Perhaps no tech company is as recognizable
internationally -- for better or worse -- than Microsoft Corp. (MSFT). The veteran firm's operating systems run billions of
computers worldwide, and it makes the world's second
best-selling video game console to boot.
But where Microsoft has dominated in sales, it's
struggled in expansion and image. Between 1991 and 2001 Microsoft grew 12
fold in revenue. Between 2001 and 2011 it grew only 2.5 times.
Microsoft is facing much the problem of the
British Empire at its peak in the Victorian era -- whither to expand?
Microsoft has found success in the console/video game market, but it's other
efforts -- tablets, smartphones, internet advertising, MP3 players, etc. --
have been money sinks and have failed to generate significant market share.
This struggle has led investors
to forsake Microsoft. The company is expected to report record yearly
revenue of $70B USD and record profit of $22B USD in profit, for its fiscal
year 2011 (calendar Q3 2010 - Q2 2011). Stock prices have only risen 6
percent, approximately during that year, even as profits are expected to rise
22 percent. Perhaps investors are waiting for the actual numbers to land,
but there seems to be a definite antipathetic sentiment when it comes to
That has allowed rival Apple, Inc. (AAPL) to depose it as the
biggest market cap stock in the tech industry. To put that in
perspective, Apple sells fewer products than Microsoft in units. Windows
7 license sales recently hit
400 million for the year, meaning Microsoft likely sold around 200 million
licenses in the last year. Meanwhile, Microsoft is expected to sell around
20-25 million Xbox 360s. Microsoft won't reveal exact Microsoft Office
2010 sales figures, but it's estimated to be in the tens of millions as well.
This stands in contrast to Apple who is on
track to move somewhere around 70 to 80 million iPhones, 15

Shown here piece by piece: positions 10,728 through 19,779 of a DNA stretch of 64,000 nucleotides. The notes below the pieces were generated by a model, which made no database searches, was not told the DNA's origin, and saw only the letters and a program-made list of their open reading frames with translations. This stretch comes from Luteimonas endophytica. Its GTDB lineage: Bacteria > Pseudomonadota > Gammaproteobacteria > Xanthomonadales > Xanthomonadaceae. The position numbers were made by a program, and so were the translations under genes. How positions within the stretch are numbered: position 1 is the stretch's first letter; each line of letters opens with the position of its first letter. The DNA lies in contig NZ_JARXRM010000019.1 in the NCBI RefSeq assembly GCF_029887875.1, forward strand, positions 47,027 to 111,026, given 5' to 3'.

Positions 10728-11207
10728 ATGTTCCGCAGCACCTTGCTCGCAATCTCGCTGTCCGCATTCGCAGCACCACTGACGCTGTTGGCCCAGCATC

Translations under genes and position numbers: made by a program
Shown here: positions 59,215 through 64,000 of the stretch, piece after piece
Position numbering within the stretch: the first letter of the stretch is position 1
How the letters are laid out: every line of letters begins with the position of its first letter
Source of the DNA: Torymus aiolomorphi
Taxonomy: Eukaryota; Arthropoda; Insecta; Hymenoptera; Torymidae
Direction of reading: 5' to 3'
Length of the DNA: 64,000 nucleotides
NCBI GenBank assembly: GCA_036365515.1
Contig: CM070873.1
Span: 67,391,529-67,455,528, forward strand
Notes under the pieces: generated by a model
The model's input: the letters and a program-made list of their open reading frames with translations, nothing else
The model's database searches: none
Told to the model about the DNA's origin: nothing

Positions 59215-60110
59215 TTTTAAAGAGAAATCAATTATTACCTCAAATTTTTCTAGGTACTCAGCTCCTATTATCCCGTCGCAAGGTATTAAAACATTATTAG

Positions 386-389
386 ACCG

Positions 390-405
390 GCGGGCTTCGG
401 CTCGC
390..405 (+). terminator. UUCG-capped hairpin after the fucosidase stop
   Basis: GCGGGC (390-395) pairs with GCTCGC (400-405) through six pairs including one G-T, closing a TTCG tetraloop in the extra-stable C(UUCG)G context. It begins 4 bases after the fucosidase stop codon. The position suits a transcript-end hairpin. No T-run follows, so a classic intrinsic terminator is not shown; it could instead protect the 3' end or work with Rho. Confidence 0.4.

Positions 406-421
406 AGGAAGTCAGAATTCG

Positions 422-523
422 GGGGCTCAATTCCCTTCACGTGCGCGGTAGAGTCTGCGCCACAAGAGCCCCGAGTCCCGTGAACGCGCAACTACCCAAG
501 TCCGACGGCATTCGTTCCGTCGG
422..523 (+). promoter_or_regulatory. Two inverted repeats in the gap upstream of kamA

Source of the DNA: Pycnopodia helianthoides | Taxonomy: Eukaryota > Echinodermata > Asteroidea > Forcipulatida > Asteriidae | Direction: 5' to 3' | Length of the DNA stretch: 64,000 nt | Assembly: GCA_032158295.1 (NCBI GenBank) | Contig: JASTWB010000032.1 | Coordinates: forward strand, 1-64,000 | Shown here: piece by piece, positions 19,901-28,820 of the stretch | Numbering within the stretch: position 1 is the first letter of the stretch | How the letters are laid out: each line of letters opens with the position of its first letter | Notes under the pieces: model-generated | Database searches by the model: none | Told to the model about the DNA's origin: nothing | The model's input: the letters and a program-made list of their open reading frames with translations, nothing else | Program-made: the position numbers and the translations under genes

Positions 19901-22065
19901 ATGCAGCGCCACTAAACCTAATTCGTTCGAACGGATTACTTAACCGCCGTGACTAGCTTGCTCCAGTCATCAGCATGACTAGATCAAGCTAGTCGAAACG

million Macs, and 35 million iPads for its fiscal year, which ends in
September. In other words, Apple moves about 125 million products a year
give or take a few million, while Microsoft moves roughly two to three times
that. Yet Apple is looking to outpace Microsoft in profits by as much as
Microsoft's underlying issue is that its profit
margins are good, but not great. So even though most people in the world
have access to one of its products, it's still not financially the market
juggernaut some would wish it to be.
And then there's the issue of the perception that
Microsoft is falling behind the curve, in terms of technology. This
perception largely owes to Microsoft widely
publicized internet and mobile device struggles.
Bruce Ventimiglia, Chief Executive Officer at fund
manager Saratoga Capital Management comments in Reuters piece,
"We have concerns about Microsoft. As we look at Google and others
attacking their business lines, our view over the long run is that it's going
to erode margins. Microsoft is not moving as forcefully in the tech space as
we'd like to see."
Such sentiments were echoed by prominent David
Einhorn, who demanded
chief executive Steve Ballmer's head for the
lackluster stock performance. The bid failed -- Microsoft's board backed
Mr. Ballmer and rebuffed
the calls for his resignation. But the challenge put the topic of
leadership change into serious discussion.
Microsoft arguably is the world's most used tech
firm (though Google Inc. (GOOG) and
Facebook could also perhaps lay claim to that title). But investors
are by and large writing it off. As the brutish, brooding divisive chief,
Mr. Ballmer, might echo in the words of late Rodney Dangerfield, "[We]
don't get no respect!"
quote: why investors would rather put the money elsewhere.
quote: No visionaries at the top and a structure hindered by layers of management.
quote: you have a few excellent products like Windows Phone 7 are unfortunate failures of marketing. WP7 deserves to do much better than it is.